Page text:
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Early Tuesday morning, roughly 70 people gathered in a Brooklyn synagogue for a morning shachris prayer service.
“I banged on the bima [prayer stand] and made them stop,” recalled Tzvi Zucker, a member of Brooklyn’s volunteer Shomrim police who was enlisted by leaders of Congregation Hisachdis Yirieim Veretzky to help enforce a new 25-person limit per service.
Zucker said he also recently stopped congregants from sharing a cake: “People started to eat it with their hands,” he said. “I had the entire thing thrown out.”
While some big synagogues have closed their doors, the Midwood shul, colloquially known as “Landau’s minyan factory,” has implemented restrictions to combat the spread of the coronavirus, even with services running 18 hours a day.
Elsewhere in Brooklyn, officials are struggling to maintain appropriate social distance in the borough’s Hasidic neighborhoods, which encompass different sects but face some common challenges amid the virus crisis.
A Community ‘in Peril’
“It’s a vulnerable community because of the centrality of large social gatherings,” said Councilmember Mark Levine (D-Manhattan), chair of the City Council’s Health Committee. “It’s what makes it a beautiful community in so many ways, but at times like this, it places them in peril.”
Levine spoke amid some recent reports of large gatherings in Hasidic communities at a time when the state has banned events with more than 50 people and most New York City schools and religious institutions have temporarily shuttered.
At an event hall on Ross Street in Williamsburg, the FDNY responded to a call about a large wedding underway and broke up the event Tuesday afternoon. Photos of the guests outside the venue made the rounds on social media.
“The gathering was contrary to the social distancing directives that are in place now,” said Jim Long, an FDNY spokesperson. “We inspected and found cause for action and we asked for the event to be ended.”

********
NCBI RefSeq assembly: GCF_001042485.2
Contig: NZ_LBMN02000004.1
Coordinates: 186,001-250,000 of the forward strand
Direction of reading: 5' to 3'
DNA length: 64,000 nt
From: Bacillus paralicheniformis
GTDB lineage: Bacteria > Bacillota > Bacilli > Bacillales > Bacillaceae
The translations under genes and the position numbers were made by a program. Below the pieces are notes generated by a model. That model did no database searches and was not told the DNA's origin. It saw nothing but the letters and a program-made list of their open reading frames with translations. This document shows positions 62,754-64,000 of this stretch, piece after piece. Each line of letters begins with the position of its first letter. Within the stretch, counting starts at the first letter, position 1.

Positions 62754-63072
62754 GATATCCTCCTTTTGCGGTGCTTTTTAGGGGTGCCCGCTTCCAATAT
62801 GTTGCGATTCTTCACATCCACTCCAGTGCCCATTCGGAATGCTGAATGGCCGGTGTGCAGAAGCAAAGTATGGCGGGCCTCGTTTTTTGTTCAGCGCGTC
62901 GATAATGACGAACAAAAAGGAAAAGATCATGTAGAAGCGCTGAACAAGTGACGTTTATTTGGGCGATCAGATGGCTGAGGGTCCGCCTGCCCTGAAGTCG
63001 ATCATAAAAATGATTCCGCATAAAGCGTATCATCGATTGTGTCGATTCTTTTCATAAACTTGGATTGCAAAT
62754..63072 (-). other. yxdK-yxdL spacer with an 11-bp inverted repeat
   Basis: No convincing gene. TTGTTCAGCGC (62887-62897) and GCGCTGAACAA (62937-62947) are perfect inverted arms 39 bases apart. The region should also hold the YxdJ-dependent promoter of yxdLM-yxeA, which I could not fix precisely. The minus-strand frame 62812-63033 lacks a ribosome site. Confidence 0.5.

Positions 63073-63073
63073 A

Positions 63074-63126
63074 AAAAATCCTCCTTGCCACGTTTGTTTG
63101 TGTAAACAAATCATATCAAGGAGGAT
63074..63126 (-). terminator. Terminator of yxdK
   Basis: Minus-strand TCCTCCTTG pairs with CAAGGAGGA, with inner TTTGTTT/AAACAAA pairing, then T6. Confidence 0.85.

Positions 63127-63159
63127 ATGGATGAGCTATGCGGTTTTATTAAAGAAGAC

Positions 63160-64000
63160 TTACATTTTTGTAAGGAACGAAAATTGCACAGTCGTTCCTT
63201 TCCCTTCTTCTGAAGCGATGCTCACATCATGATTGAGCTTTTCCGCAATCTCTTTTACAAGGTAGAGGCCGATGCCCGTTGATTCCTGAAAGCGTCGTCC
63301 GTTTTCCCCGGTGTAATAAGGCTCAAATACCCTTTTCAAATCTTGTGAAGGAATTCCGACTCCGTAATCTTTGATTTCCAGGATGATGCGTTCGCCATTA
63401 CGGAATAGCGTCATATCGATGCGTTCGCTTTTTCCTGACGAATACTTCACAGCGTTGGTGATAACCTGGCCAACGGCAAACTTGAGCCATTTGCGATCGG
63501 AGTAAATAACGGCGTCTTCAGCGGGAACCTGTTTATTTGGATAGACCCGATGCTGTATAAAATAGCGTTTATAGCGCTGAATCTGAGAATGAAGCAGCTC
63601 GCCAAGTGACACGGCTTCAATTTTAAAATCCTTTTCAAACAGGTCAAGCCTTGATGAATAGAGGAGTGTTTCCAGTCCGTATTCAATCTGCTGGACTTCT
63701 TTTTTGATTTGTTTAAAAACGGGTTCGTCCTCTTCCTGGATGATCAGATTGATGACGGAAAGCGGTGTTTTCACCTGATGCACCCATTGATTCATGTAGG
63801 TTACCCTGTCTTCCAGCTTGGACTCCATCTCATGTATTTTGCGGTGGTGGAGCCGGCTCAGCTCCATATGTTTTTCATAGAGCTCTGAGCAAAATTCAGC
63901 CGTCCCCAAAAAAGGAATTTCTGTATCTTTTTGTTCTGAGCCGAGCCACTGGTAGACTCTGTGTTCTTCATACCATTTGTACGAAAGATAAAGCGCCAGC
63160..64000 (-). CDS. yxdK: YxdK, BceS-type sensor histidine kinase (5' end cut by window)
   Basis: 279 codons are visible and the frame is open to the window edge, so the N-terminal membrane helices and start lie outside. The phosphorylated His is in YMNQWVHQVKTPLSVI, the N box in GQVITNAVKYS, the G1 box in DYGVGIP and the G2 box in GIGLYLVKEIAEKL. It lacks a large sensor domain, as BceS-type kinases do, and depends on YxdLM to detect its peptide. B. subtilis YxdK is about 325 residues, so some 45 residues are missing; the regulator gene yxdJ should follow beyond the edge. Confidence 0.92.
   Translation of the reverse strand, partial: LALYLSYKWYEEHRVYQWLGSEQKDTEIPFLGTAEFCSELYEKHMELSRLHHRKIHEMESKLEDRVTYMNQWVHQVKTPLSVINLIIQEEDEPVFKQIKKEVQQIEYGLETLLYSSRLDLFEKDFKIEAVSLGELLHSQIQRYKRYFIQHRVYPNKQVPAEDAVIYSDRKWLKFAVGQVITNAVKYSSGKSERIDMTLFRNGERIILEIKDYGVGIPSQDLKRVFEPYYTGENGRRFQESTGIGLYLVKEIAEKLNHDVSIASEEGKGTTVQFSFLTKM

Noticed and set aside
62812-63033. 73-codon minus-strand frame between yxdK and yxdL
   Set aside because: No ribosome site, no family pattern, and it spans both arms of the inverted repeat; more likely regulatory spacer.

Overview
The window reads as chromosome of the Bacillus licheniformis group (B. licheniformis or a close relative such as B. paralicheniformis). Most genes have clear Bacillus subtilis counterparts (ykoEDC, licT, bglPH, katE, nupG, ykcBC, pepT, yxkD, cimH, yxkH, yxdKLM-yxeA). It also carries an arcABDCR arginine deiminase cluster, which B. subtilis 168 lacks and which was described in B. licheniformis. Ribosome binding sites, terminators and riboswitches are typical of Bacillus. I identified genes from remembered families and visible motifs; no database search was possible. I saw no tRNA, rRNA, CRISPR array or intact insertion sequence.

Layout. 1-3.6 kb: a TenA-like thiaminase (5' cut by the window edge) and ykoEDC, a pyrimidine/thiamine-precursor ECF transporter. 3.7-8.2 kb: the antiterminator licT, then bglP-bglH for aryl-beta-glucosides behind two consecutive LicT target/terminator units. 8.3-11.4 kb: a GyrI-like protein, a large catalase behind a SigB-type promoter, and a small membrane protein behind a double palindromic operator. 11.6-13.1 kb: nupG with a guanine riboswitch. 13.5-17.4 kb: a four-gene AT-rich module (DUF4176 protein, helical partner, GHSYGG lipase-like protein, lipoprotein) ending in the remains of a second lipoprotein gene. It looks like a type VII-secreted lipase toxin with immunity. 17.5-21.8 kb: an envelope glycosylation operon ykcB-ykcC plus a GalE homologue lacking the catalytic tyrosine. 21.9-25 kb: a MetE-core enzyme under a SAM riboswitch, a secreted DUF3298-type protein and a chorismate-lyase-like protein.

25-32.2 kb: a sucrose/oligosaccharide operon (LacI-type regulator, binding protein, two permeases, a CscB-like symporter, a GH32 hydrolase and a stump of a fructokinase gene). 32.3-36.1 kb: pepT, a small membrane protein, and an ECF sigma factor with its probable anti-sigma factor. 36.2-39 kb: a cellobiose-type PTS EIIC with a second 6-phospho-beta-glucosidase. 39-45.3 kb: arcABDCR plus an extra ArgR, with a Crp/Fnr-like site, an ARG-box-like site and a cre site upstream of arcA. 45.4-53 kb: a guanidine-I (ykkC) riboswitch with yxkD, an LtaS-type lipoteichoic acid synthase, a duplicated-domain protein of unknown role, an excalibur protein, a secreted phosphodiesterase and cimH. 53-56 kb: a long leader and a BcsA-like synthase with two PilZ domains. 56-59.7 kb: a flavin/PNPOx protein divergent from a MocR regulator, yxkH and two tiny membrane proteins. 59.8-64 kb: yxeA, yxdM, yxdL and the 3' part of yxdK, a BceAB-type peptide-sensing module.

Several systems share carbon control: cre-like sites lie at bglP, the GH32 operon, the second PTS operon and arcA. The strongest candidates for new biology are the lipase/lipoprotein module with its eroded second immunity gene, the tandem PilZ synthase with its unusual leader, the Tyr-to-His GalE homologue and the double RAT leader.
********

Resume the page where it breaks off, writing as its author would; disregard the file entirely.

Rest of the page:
In Borough Park, home to multiple Hasidic groups, the Jewish Telegraph Agency reported more than 100 people have tested positive for coronavirus at one local urgent care clinic, Asisa.
‘People Have to Wake Up’
In Crown Heights, all yeshivas in the Lubavitch Jewish community have been shuttered since noon on Friday, and an edict from an area rabbonim, or rabbinical court, handed down Tuesday told all those over 65 to stay at home.
“A fire is burning in our community,” the letter read. “It is absolutely forbidden for anyone over the age of 65 or with underlying health conditions to attend shul, mikvah, weddings or any other public places.”
But many synagogues, or shuls, have continued services this week. The neighborhood’s main synagogue at 770 Eastern Parkway remained open through Tuesday afternoon — with a “bustling crowd,” as COLlive, a local news site, reported.
But by Wednesday afternoon its doors had been chained shut, CrownHeights.info reported.
The synagogue’s administrator Zalman Lipskier said the closure came at 3 a.m. Wednesday morning. Staff shut the doors, he said, because he has been sick in bed for three days.
“The rabbis put out a letter to close the shul, we close the shul,” he told THE CITY. “You do what you gotta do, that’s it. There’s nothing to say about it.”
Crown Heights resident Andrea Karshan said she and others had been calling for the closure of all synagogues “for weeks.”
“People are going to be dead because they didn’t close 770,” she told THE CITY by phone earlier from her home where she is self-quarantining with a rough cough and fever.